Sanef: media freedom for all or for some?

File Picture: Believe Nyakudjara

File Picture: Believe Nyakudjara

Published Oct 13, 2022


The South African National Editors’ Forum’s (Sanef) recent full and “unequivocal” support of News24’s specialist legal writer, Karyn Maughan after she was cited as a respondent in the latest court papers filed by former president Jacob Zuma, has raised questions about the organisations’ standing for media freedom.

Experts have raised the question of whether Sanef’s support favoured some media houses and its journalists over others.

“Violation of the rights of African people has become so common that it seems strange when people say enough is enough,” said political analyst Sipho Seepe.

Sanef is an organisation founded by the merging of two previously polarised groups with one vision – to champion South Africa’s hard-won freedom of expression and fighting for media freedom for all.

However, their latest noble act of support was rendered to Maughan and News24 following serving of summons on Maughan by Zuma’s legal team – a level of support that was never offered to another heavyweight journalist in the industry, Thabo Makwakwa.

Independent Media’s journalist Makwakwa and his employer, have been in an ongoing court battle with the State Security Agency (SSA) over Makwakwa’s possession of a “secret” intelligence report on the alleged activities of the CIA in destabilising the ANC.

The SSA claimed Makwakwa was unlawfully in possession of the report, which had not been declassified, however, the report in question was compiled by the SSA called: “US interest in ANC party dynamics”, was handed to Makwakwa by concerned sources within the SSA in December 2021 at their instigation.

The SSA was recently granted an interdict to prevent the publishing of the report, an act media professionals believe to be an infringement on media freedom.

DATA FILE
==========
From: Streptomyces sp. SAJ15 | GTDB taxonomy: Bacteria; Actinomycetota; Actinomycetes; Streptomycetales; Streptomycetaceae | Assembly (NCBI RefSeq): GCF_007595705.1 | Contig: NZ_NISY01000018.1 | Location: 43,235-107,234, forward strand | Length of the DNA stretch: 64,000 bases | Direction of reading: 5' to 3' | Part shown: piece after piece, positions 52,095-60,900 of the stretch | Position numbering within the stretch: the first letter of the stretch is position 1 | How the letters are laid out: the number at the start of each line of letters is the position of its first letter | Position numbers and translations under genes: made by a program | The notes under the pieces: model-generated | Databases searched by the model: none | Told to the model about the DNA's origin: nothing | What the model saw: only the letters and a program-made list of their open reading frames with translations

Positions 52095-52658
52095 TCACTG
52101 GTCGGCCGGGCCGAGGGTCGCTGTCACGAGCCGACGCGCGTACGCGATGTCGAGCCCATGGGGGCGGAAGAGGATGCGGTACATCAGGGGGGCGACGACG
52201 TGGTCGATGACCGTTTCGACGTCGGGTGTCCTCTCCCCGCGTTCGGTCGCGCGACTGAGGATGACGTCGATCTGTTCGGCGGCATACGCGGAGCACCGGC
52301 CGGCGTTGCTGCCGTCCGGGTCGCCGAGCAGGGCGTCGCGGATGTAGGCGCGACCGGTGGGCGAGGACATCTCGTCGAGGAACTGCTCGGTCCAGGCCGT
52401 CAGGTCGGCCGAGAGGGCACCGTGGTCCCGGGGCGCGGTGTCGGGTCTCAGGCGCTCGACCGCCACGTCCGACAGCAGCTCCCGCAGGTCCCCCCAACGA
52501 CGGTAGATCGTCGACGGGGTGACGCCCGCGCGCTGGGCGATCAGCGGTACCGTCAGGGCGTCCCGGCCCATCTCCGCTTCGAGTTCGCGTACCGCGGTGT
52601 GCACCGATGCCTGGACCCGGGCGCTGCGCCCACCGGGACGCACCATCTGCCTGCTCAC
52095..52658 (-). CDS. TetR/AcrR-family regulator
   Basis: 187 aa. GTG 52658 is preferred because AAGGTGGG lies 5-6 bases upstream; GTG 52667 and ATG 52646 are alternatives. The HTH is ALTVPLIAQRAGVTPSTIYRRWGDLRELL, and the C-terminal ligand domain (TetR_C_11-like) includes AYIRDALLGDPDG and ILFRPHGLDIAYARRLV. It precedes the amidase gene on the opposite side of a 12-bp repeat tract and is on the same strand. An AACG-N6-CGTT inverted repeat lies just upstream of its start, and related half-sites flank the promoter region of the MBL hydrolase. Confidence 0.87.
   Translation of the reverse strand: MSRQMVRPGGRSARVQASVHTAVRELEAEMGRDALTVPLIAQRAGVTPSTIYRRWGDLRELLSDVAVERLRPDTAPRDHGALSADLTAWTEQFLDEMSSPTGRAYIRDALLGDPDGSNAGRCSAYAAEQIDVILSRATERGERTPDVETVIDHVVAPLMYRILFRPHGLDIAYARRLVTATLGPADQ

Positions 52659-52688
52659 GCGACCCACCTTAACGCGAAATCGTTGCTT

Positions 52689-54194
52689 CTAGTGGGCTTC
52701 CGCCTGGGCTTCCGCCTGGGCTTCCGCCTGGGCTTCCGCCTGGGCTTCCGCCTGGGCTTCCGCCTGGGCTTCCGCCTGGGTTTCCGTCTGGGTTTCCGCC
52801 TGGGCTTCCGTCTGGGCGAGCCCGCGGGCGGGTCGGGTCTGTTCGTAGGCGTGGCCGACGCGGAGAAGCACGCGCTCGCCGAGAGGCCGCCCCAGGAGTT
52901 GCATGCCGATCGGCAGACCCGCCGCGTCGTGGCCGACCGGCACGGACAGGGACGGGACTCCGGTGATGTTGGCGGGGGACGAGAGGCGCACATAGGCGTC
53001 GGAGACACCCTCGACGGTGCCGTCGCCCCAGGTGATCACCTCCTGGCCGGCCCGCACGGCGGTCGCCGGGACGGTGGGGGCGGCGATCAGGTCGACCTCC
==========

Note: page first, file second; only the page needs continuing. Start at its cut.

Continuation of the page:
Following Sanef’s “outrage” and “ disgust” over the attack on Maughan by Zuma’s legal team, questions remain as to why Makwakwa was not offered similar support.

In an opinion piece written by political analyst and author of “No White Lies: Black Politics and White Power in South Africa”, Kim Heller says that the “Hands Off Karyn Maughan” campaign appears to have less to do with media freedom and more to do with the preservation of a singular master narrative.

Heller said that if this matter was about media freedom, pundits of this campaign and journalist bodies would have stood with the many black young journalists whose rights, dignity and livelihoods have been deeply compromised and who have been insulted by influential figures such as Pravin Gordhan and Trevor Manual. “They did not,” she states.

“The image of Downer and Maughan in the dock seems to have caused distress among many who have never spoken out against the sight of black social justice activists who have appeared in the dock.

“Even when Fees Must Fall activist Mcebo Dlamini, appeared in court in ankle-irons, mainstream media, justice crusaders bodies and civil society were largely mute.

“But for mainstream journalists and Sanef, Maughan can do no wrong.

“The language of defence for Maughan is deceptively couched.

“Her defenders would have us believe that she serves a higher purpose. But Maughan is no arch angel of media freedom; she is simply a protagonist of a partisan media,” Heller writes.

Even Seepe said Sanef was “less than frank” in how it continues to deal with this matter.

He said that while there is a difference between journalism and the conduct of an individual, some journalists have made it their business to harass and denigrate African people.

Seepe said that Sanef should also take exception whenever the rights of African people are violated for it to be taken seriously and it must also reflect on the sense of support that the opening of this case enjoys among the ordinary people “who are the recipients of vile treatment and denigration by white journalists”.